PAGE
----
Hector’s Dolphins Adventuriety / Inspirietry

We spent five nights in Christchurch and it was a bit of a fugue.  We were all tired and because of the devastating earthquakes in the area in 2010 and 2011, holiday apartments are few and far between. Scott found us a great place though, it was just a bit out in the middle of the suburbs. The Christchurch experience turned out fine though, the internet at our place was fast, so important these days that I should write a blog about it, we walked and ran on the paths in our neighborhood, the kids had a lot of time to work on school, we visited the Christchurch Botanical Gardens (quite the treat) and Scott got to windsurf.  And of course, there are always those unexpected things that can magically appear at the least expected times.  I had a conversation with a cab driver who randomly asked me what I thought about Sea World.  The conversation went from Sea World to swimming with wild dolphins and he recommended Black Cat Cruises in Akaroa, about an hour from Christchurch.

The cab driver told me that the tour was great, the kids could swim with wild dolphins and it was very safe.  Sounded good to me, so I booked the last two swimming spots on the boat for the next day and off we went for more New Zealand driving, which Scott adores, and a little adventure.


There are only twelve swimmers per tour and then a handful of people who want to watch.  We cruised along looking for a pod of happy mammals.  Black Cat Cruises is eco-tourism certified and does not track or feed the dolphins.  They just drive their dolphin friendly boat around until someone spots the “mickey mouse ear” looking fin of the dolphins or dolphins start chasing the boat.  The boat stops and if the dolphins stay near the boat and seem interested, the swimmers get in the water.  The dolphins are usually playful and friendly and have a great time jumping and diving around the people in the water, but it is all according to the whims of the dolphins.  If they are not in the mood, the tour moves on to find dolphins that feel like interacting.


The dolphins are Hector’s Dolphins, the smallest and rarest dolphin in the world, found only in New Zealand and the backdrop for the fun is Akaroa Harbor, a flooded crater of an extinct volcano.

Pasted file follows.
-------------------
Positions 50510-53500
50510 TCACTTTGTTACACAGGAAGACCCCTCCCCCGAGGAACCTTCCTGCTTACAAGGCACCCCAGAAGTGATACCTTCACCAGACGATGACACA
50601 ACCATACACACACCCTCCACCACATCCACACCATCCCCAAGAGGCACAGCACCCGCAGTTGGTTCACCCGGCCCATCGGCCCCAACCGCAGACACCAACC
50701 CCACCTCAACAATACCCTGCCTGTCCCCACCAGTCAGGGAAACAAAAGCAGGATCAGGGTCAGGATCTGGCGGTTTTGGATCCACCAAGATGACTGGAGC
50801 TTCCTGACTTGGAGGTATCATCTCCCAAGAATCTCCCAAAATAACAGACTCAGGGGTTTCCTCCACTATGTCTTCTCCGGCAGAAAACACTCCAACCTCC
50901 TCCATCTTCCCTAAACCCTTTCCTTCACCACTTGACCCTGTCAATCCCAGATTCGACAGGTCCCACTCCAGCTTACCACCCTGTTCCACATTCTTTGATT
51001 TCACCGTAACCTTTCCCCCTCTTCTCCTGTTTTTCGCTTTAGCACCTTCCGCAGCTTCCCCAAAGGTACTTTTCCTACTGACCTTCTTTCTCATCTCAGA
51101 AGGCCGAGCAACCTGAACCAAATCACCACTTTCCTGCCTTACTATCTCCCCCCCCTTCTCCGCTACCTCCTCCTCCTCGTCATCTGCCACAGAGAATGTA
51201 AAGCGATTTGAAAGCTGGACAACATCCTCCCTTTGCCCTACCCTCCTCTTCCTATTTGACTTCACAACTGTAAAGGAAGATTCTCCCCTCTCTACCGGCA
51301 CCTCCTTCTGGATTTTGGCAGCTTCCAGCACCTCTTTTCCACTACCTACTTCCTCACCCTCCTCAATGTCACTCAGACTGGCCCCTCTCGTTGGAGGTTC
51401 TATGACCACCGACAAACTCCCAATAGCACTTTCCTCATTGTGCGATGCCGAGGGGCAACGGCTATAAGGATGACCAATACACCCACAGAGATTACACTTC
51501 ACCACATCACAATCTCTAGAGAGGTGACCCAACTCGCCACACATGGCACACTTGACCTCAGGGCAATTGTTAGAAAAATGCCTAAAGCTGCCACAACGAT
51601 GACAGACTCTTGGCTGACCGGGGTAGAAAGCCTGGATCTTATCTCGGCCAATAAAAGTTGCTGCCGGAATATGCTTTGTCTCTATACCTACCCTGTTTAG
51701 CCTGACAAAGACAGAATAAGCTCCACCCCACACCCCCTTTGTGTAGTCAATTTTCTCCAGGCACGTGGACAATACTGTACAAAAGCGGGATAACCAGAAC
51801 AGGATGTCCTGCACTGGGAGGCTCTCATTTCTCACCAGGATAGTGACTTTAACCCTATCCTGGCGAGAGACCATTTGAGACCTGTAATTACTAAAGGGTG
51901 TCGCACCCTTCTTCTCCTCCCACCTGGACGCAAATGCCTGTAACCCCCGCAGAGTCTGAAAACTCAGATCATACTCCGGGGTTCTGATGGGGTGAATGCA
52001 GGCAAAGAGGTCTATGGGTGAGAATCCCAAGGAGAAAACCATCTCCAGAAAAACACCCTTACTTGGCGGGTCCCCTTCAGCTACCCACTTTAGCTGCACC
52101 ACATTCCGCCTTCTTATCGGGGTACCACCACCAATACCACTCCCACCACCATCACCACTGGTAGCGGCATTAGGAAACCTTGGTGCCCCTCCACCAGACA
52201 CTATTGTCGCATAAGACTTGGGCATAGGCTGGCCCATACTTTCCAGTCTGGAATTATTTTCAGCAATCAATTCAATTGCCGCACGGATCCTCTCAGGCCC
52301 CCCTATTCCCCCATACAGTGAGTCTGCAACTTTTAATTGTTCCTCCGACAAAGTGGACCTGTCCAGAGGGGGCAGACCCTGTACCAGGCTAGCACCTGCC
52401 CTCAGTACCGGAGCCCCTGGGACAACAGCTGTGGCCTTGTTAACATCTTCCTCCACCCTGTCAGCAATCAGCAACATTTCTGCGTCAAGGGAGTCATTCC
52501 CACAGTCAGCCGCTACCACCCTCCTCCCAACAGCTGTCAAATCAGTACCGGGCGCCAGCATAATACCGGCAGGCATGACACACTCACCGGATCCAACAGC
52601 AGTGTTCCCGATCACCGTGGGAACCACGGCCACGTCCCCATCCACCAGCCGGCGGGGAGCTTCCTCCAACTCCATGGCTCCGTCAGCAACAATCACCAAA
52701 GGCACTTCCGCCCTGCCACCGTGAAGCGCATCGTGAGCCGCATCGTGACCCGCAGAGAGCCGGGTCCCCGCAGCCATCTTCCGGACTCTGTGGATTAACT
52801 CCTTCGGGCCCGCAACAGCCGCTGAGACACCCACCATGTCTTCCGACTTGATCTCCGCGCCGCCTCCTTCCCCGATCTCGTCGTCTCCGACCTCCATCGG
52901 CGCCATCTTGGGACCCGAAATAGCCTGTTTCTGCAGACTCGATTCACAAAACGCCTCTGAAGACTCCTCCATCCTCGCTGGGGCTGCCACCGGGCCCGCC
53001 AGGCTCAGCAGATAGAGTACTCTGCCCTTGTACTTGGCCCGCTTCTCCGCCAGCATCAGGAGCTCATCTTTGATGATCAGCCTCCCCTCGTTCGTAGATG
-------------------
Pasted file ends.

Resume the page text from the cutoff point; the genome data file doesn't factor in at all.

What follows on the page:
Often the dolphins would swim up to the kids without the kids noticing.


The dolphins were attracted to Ashley especially and I heard the people mentioning this to the boat driver.  On both occasions, his reply was that this activity is one that “you get out of what you put in” and that the dolphins were attracted to her because she was constantly moving and when they swam up to her she would swim with them or dive with them.


The dolphins kept her busy.


The wet suits were very “float-y.”


Eye contact


When the dolphins weren’t entertaining them, they entertained each other.


They were facing the right way to see these fellows.


This group of five spent a couple of minutes playing with Ashley right before everyone got called back on the boat.  When she climbed aboard, there were tears in her eyes and she didn’t have anything to say, not like her at all.  She has since said that swimming with the Hector’s Dolphins was one of the highlights of her trip and she loved it so much because she felt like she was truly interacting with them.  They were wild and it was their choice to play with her.


Here she is telling the guides all about her last few minutes in the water with the five dolphins.  The man on the right is the one who kept saying, “you get out of it what you put it in” and I know that there is truth in that for many things.    The day turned out to be a wonderful memory for all of us.


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